Laurie Paolone has a background in boxing, which is helping her in the next round of her life.
The Newport Coast resident said she competed in seven matches over the years and kept training in the sport regularly.
What floored her, though, wasn’t an uppercut. It was the news, in April 2019, that she had been diagnosed with pancreatic cancer.
“I was not expecting that word to come out of the doctor’s mouth,” said Paolone, 49. “I was like, ‘I’m going to die.’ The first thing I thought about was, ‘Oh my God, I can’t have my parents bury me.’”
After reading online the survival rates for pancreatic cancer — the five-year survival rate for Stage 4 cases like Laurie’s is increasing, but still less than 5% — Paolone said she went into a deep depression. She was put on schizophrenic medicine.
To fight the tumor, she said she underwent an emergency Whipple procedure, then 12 rounds of chemotherapy at Hoag Hospital.
She moved in with her parents, Gennaro and Grazia. Her sister, Kathy Bos, takes care of much of the medical scheduling.
Laurie Paolone, from a large Italian family, has maintained her spunk. She laughs at the fact that it was 12 rounds of chemo — the usual length of a boxing match.
“I do have a high tolerance for pain,” she said. “Boxing and MMA taught me how to take the hit and roll with the punches. My boxing coach [Jason Parillo of the RVCA Gym in Costa Mesa] would always come visit me every week when I had to go get chemo, to mentally prepare me.”
Paolone said there was no evidence of cancer by late 2019, but a year later it had returned in her stomach and liver. This time, Hoag had the help of a new technology.
Paolone was one of the first to be treated using the ViewRay MRIdian machine, the world’s first MRI-guided radiation therapy system. Hoag procured one of the devices through a $9-million donation from longtime donor and author Dean Koontz and his wife, Gerda.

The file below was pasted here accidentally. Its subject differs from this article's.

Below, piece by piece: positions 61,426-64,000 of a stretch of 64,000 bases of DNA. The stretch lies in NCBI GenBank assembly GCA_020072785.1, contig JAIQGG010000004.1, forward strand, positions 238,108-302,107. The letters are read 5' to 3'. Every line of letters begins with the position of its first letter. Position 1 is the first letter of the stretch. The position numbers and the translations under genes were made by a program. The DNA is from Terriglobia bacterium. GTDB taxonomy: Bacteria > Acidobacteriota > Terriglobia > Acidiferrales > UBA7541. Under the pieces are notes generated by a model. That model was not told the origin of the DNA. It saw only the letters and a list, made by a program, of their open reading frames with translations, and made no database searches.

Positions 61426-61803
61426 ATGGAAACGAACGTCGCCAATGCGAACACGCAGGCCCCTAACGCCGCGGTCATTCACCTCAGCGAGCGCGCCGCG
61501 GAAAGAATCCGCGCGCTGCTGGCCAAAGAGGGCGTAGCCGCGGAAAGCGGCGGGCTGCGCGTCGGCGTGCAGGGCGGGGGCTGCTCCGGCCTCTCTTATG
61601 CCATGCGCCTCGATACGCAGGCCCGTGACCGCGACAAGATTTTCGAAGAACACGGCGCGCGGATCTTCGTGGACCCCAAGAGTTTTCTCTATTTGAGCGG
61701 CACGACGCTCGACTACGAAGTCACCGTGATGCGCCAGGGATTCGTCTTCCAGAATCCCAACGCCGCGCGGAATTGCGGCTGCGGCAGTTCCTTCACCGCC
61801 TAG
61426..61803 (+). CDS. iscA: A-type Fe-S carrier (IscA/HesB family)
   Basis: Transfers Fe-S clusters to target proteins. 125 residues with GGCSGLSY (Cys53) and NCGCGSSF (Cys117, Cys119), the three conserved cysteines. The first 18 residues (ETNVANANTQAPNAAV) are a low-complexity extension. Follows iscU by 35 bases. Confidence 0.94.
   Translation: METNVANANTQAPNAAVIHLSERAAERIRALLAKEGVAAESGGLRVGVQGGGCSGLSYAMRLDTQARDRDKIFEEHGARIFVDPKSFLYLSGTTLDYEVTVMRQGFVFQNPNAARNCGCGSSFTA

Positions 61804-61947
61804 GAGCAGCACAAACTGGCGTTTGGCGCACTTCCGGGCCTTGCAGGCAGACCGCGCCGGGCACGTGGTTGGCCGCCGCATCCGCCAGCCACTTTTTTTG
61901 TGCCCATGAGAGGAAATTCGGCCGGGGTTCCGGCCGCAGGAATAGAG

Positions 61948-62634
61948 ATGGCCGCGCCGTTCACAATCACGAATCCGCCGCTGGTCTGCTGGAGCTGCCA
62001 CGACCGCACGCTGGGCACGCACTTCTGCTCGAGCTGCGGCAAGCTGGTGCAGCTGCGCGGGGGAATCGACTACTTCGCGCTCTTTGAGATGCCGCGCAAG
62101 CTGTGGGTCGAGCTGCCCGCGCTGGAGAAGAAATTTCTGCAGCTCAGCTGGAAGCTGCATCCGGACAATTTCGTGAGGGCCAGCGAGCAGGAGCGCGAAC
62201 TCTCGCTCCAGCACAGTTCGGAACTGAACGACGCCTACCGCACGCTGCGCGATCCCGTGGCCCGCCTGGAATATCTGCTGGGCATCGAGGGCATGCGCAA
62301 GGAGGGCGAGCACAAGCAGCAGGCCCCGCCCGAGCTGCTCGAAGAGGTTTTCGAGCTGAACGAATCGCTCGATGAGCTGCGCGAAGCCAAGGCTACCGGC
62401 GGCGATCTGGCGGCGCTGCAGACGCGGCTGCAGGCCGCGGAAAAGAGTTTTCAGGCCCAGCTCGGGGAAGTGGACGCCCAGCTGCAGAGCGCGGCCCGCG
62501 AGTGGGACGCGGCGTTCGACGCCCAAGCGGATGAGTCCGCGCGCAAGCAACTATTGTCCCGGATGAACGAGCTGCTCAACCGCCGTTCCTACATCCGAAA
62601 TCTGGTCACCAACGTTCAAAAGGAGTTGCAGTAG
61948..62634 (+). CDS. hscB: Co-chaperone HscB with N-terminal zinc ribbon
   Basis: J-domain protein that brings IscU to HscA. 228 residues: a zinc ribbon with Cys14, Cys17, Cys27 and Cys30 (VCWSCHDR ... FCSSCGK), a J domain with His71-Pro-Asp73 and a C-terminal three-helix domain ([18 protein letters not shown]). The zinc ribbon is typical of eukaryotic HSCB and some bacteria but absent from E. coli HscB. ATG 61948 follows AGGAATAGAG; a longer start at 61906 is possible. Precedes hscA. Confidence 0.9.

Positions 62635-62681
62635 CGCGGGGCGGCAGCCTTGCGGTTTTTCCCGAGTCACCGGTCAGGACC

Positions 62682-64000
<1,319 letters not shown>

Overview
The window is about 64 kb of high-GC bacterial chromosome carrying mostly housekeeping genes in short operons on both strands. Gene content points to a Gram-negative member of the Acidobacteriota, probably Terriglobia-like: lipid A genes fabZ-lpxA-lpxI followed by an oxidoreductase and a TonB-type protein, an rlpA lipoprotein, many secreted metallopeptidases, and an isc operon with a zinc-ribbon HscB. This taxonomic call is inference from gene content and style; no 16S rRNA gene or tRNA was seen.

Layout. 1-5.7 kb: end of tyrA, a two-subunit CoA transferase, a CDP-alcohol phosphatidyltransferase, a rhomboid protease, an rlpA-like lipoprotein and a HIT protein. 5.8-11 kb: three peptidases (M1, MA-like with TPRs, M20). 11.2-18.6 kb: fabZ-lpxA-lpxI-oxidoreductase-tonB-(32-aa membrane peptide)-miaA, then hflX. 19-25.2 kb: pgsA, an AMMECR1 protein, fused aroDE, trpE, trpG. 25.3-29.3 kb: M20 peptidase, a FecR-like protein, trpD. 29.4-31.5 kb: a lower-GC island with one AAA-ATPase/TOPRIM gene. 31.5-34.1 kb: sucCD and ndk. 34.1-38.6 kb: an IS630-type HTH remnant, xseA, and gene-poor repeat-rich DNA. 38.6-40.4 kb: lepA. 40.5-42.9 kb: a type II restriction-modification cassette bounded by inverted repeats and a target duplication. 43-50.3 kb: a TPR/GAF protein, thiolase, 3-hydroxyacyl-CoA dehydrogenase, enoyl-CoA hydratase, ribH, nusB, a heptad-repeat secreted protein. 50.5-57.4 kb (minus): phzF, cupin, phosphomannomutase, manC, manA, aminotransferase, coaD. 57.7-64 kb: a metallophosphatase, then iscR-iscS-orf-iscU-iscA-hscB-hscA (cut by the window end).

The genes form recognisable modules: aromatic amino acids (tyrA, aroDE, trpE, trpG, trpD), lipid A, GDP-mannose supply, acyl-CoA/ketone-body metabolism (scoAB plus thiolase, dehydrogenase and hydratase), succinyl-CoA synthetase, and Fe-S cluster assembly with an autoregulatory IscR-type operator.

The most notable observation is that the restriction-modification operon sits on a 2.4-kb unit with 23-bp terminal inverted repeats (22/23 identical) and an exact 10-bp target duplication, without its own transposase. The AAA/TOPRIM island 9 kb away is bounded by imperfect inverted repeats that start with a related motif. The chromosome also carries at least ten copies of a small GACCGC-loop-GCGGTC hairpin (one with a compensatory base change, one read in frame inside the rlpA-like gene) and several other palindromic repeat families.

“This is very precision-focused radiation delivery,” said Hoag Hospital’s Dr. Brian Kim, a radiation oncologist. “Because it’s precision-focused, we have to be able to visualize her tumor while we’re treating her. We have to be able to track her tumor while she’s breathing. If her breathing is moving her tumor all over the place, we could be missing the tumor, so this technology allows us to track the tumor while she’s being treated. It also allows us to minimize the dose that goes to the normal organs around that area.”
Paolone said there was no evidence of cancer by June 2021. She went to Italy for three months, but her tumor markers started going up again late in the summer. The cancer had returned to her liver.
Luciana Freire, a Newport Beach-based wellness coach and yoga therapist, helped Paolone deal with the latest news. The two have been friends for about five years.
Paolone told Freire she would likely be on chemotherapy for the rest of her life. But she said it with a laugh.
“Laurie does have this warrior energy in her,” Freire said. “She’s very devoted and committed … and very thirsty to live. She has made peace with the process, and yet she doesn’t give up. Laurie is one of a kind.”
Another person with Paolone every step of the way has been Dr. Tara Seery, an oncologist who just started at Hoag the same week that Paolone first received her cancer diagnosis.
Paolone maintains that it was a sign from God. To Seery, it has also been an experience coming into her patient’s world.
When Paolone’s initial chemotherapy was complete, Seery said about two dozen of her family members came into the office and brought food and desserts.
“It was cute to see,” Seery said. “Laurie has a very busy social life … You can live life at the same time. Movies make everyone seem like they’re as sick as a dog, can’t leave the bed. If anyone sees her now, they’d have no idea that she has pancreatic cancer.”
Paolone said her goal is to make it to the five-year mark since her diagnosis, which would be in 2024. She is returning to Italy this summer, where she plans to celebrate her 50th birthday in August with friends and family.
She will continue her treatment while she’s abroad.
“Mentally is the hardest part,” she said. “The journey of cancer is not the chemo, not the surgery, it’s mental. It’s all in your head. It’s the same with boxing, when you go in the ring.
“I have a very blessed and fortunate life. I just have a different lifestyle than everybody else. That’s the way I look at it now.”
By: Daily Pilot